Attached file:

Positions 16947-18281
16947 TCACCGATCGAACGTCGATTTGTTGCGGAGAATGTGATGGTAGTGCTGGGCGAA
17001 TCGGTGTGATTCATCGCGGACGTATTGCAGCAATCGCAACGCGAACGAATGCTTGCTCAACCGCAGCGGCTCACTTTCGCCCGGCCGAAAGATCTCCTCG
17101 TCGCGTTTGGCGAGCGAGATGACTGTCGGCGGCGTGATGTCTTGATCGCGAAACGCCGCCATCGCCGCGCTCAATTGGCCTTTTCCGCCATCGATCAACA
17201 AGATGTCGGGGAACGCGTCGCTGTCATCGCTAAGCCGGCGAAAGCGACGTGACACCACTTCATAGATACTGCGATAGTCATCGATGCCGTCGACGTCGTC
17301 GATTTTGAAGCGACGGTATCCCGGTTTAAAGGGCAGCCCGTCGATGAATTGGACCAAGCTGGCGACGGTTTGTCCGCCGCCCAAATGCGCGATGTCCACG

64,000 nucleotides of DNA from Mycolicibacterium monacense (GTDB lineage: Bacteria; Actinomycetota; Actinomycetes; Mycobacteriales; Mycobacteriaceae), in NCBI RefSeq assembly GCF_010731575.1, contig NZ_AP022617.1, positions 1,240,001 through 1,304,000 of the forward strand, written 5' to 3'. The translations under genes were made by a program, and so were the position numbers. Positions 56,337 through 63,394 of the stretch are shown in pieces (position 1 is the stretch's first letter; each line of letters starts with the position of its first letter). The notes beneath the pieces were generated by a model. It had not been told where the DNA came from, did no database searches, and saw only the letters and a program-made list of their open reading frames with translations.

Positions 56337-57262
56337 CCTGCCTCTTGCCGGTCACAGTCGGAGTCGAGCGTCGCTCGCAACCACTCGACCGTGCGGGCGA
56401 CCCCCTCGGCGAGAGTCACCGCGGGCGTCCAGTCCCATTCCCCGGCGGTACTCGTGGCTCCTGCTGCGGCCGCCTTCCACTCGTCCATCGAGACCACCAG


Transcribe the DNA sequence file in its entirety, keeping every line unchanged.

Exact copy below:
Positions 16947-18281
16947 TCACCGATCGAACGTCGATTTGTTGCGGAGAATGTGATGGTAGTGCTGGGCGAA
17001 TCGGTGTGATTCATCGCGGACGTATTGCAGCAATCGCAACGCGAACGAATGCTTGCTCAACCGCAGCGGCTCACTTTCGCCCGGCCGAAAGATCTCCTCG
17101 TCGCGTTTGGCGAGCGAGATGACTGTCGGCGGCGTGATGTCTTGATCGCGAAACGCCGCCATCGCCGCGCTCAATTGGCCTTTTCCGCCATCGATCAACA
17201 AGATGTCGGGGAACGCGTCGCTGTCATCGCTAAGCCGGCGAAAGCGACGTGACACCACTTCATAGATACTGCGATAGTCATCGATGCCGTCGACGTCGTC
17301 GATTTTGAAGCGACGGTATCCCGGTTTAAAGGGCAGCCCGTCGATGAATTGGACCAAGCTGGCGACGGTTTGTCCGCCGCCCAAATGCGCGATGTCCACG

64,000 nucleotides of DNA from Mycolicibacterium monacense (GTDB lineage: Bacteria; Actinomycetota; Actinomycetes; Mycobacteriales; Mycobacteriaceae), in NCBI RefSeq assembly GCF_010731575.1, contig NZ_AP022617.1, positions 1,240,001 through 1,304,000 of the forward strand, written 5' to 3'. The translations under genes were made by a program, and so were the position numbers. Positions 56,337 through 63,394 of the stretch are shown in pieces (position 1 is the stretch's first letter; each line of letters starts with the position of its first letter). The notes beneath the pieces were generated by a model. It had not been told where the DNA came from, did no database searches, and saw only the letters and a program-made list of their open reading frames with translations.

Positions 56337-57262
56337 CCTGCCTCTTGCCGGTCACAGTCGGAGTCGAGCGTCGCTCGCAACCACTCGACCGTGCGGGCGA
56401 CCCCCTCGGCGAGAGTCACCGCGGGCGTCCAGTCCCATTCCCCGGCGGTACTCGTGGCTCCTGCTGCGGCCGCCTTCCACTCGTCCATCGAGACCACCAG